Objective: Pediatric sleep-disordered breathing (SDB) has a disproportionately high prevalence in children who were preterm infants (preterm children) and is associated with behavioral comorbidity. Exposure to intermittent hypoxemia and sleep disruption may contribute to cognitive impairment. We quantified the association of SDB with cognition and achievement and determined whether preterm children are at a differentially increased risk for SDB-related impairments.
Design: Cross-sectional analyses.
Setting: Urban community.
Participants: Eight hundred thirty-five children, aged 8 to 11 years.Intervention(s) None.
Main outcome measures: Scores on the Peabody Picture Vocabulary Test-Revised, Kaufman Assessment Battery for Children, and Continuous Performance Test.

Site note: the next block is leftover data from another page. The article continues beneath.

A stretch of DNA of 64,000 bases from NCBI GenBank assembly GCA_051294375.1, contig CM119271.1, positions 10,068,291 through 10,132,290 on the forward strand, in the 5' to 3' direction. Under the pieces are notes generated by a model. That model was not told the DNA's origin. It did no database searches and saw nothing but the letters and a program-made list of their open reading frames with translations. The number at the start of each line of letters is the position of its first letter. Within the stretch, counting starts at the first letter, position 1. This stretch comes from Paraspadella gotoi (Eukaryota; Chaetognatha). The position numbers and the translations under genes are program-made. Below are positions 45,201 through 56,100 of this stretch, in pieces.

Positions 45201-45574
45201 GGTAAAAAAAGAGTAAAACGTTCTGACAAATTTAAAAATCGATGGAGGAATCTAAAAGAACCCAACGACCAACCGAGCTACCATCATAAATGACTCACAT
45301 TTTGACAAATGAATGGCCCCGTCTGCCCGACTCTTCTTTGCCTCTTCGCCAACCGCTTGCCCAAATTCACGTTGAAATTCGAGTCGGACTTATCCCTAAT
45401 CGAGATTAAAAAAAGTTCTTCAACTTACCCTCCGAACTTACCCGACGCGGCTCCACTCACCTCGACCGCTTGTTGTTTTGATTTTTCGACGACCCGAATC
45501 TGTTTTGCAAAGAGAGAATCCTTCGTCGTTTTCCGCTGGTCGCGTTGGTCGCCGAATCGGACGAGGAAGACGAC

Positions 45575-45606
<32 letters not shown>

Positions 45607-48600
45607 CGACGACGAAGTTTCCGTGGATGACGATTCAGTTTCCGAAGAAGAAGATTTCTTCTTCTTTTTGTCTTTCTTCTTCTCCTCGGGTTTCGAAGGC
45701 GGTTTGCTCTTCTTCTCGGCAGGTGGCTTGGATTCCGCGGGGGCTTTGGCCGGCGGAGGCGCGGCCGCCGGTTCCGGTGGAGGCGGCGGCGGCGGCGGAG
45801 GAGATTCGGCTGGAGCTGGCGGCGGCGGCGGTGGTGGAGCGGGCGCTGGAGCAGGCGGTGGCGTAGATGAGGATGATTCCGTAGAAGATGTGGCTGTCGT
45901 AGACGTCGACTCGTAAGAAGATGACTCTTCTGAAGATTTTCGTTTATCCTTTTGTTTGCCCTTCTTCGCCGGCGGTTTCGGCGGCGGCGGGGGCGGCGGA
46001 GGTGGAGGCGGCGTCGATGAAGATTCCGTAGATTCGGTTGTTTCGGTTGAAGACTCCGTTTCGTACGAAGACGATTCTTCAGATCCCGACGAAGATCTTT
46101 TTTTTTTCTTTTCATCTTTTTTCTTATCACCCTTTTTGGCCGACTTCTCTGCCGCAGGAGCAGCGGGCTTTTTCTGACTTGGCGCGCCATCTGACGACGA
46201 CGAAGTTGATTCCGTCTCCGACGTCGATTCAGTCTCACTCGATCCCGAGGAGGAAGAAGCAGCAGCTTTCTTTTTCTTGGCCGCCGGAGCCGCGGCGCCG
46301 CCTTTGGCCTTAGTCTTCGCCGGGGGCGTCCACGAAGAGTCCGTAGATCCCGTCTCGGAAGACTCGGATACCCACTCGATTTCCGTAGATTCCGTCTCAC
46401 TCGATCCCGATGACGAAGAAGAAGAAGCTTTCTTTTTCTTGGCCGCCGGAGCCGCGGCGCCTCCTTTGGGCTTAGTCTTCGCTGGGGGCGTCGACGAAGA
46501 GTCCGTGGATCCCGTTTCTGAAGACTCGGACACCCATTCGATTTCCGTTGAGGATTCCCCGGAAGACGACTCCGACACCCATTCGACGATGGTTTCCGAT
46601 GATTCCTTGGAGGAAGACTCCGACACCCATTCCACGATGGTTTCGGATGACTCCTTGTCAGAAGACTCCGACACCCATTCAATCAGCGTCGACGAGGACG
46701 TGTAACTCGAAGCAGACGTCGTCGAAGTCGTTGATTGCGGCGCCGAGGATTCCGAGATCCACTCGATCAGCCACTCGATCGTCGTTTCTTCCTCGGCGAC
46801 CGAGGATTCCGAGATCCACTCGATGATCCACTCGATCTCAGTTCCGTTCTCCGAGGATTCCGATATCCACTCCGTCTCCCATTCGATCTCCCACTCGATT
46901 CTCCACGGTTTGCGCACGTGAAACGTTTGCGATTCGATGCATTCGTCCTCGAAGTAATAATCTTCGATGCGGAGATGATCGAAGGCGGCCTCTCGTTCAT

Results: One hundred sixty-four children had SDB. In unadjusted analyses, children with SDB had poorer scores on almost all tests of cognition and achievement. Group differences were attenuated after adjusting for socioeconomic status; in these analyses, children with SDB scored lower on the Peabody Picture Vocabulary Test-Revised (mean +/- SE score, 100.5 +/- 1.4 vs 103.6 +/- 0.7; P = .04), and the Kaufman Assessment Battery for Children riddles and triangles subscales. Associations were stronger in preterm than in full-term children. Of the sleep measures, snoring history was most strongly correlated with indices of cognition and achievement.
Conclusions: Although moderate group differences were observed for almost all cognitive measures, an attenuation of effects was observed once socioeconomic status was considered. The deficits in selective measures of academic abilities, language comprehension, and planning and organizational skills suggest a negative impact of SDB on achievement and cognition. Stronger associations in preterm children suggest the importance of screening for snoring, a good predictor of cognitive function in this population.